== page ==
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Witness Claims U.S. Loans Used to Finance Parts for Iraqi Super Gun

August 2, 1991 GMT

WASHINGTON (AP) _ A former lawyer for a machine tool company claims U.S. farm loan guarantees were used by an Atlanta bank to finance the purchase of parts intended for the Iraqi ″super gun″ project.

Marianne F. Gasior, a staff attorney for Kennametal Inc. of Latrobe, Pa., from May 1989 to January 1990, told a House hearing Thursday that Iraq used letters of credit issued by the Atlanta branch of the Italian-owned Banca Nazionale del Lavoro to buy carbide tools and inserts from the company

Gasior said the same documents were listed in a recent federal indictment as having been issued by BNL-Atlanta using loan guarantees the bank obtained from the Agriculture Department by claiming it was financing commodity exports.

Kennametal lawyers denied any wrongdoing by the company in a statement this week to the House Agriculture subcommittee on department operations, research and foreign agriculture.

″Our investigation has revealed no illegalities, improprieties or questionable practices concerning exports to Iraq or elsewhere by Kennametal, its employees or subsidiaries,″ the statement said.

Gasior, who claimed she was harassed and threatened by company officials before agreeing to resign in March 1990, provided no direct proof that Kennametal-manufactured equipment was used in the super gun project.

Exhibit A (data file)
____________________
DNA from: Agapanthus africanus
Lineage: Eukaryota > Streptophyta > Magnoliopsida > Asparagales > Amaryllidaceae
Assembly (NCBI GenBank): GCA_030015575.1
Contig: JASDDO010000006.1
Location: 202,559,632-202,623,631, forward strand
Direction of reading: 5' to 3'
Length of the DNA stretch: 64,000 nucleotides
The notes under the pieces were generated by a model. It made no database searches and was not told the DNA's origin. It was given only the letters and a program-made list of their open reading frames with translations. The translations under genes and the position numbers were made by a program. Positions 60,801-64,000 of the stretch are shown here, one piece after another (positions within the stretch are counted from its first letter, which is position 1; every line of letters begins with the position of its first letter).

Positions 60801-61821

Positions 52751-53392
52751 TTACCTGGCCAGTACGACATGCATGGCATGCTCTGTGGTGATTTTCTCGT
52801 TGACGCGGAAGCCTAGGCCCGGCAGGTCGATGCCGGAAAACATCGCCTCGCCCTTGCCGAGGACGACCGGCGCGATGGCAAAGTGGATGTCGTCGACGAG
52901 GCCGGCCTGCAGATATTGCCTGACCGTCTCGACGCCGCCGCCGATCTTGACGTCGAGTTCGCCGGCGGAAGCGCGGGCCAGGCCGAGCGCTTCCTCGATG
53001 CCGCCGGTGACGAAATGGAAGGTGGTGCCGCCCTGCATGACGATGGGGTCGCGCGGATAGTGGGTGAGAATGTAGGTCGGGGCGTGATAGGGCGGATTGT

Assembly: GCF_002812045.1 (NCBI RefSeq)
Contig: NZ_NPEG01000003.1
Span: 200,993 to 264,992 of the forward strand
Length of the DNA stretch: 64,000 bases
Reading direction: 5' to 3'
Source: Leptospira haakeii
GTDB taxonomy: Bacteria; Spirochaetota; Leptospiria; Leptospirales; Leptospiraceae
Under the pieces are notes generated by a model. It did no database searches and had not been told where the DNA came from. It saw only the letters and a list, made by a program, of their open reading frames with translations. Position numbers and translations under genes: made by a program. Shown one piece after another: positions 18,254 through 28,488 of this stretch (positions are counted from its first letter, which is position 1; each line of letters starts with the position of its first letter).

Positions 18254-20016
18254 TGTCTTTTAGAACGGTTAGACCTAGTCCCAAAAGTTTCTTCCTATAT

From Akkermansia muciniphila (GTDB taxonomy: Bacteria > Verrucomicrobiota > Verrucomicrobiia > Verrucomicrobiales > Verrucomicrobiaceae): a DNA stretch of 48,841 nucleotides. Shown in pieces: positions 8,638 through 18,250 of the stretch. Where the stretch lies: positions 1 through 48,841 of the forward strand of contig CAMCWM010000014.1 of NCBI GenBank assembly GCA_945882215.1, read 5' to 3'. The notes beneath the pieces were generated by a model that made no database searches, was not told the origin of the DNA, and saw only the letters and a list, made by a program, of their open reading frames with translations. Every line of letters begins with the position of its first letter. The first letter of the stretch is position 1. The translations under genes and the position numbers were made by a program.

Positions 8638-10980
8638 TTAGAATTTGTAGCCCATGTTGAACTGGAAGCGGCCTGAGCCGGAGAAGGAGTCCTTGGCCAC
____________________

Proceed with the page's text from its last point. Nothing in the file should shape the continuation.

But she said Kennametal was selling products that would be critical to such a project both to Iraq and to Matrix Churchill, an Iraqi-owned British machine tool company. And she said Kennametal managers told her Matrix Churchill was involved in producing the super gun.

The alleged designer of the gun, Gerald Bull, was found murdered outside his Brussels apartment in 1990, shortly before British customs officers seized large steel tubes destined for Iraq which they said could be used to construct a giant gun barrel.

Gasior said Kennametal officials ″deliberately transshipped″ military products intended for Iraq through third countries, such as Canada, Germany and Britain, in order to circumvent U.S. export regulations.

Rep. Pat Roberts, R-Kan., the senior Republican on the subcommittee, said Gasior’s allegations are serious enough that Congress should consider suspending the $5 billion farm export loan guarantee programs until ″we get to the bottom of it.″

But Rep. Charles Rose, D-N.C., chairman of the panel, opposed such a move. He said Congress should provide more oversight of the farm export programs and ensure that they are not used in the future for foreign policy purposes.

″I don’t really think anybody at USDA knowingly thought they were supplying arms to Iraq,″ Rose said, ″but I believe that the program was misused at the very highest levels of our government ....″

Gasior said she ″repeatedly had doors slammed in my face by the federal agencies that are supposed to be investigating these matters″ when she tried to tell her story to law enforcement officials throughout 1990.

A federal grand jury in Atlanta began investigating BNL-Atlanta after FBI agents raided the bank’s offices in August 1989.

The grand jury charged in a 347-count indictment last February that the Atlanta branch provided Iraq with more than $4 billion in unauthorized credit, including $1.9 billion in loans guaranteed by USDA.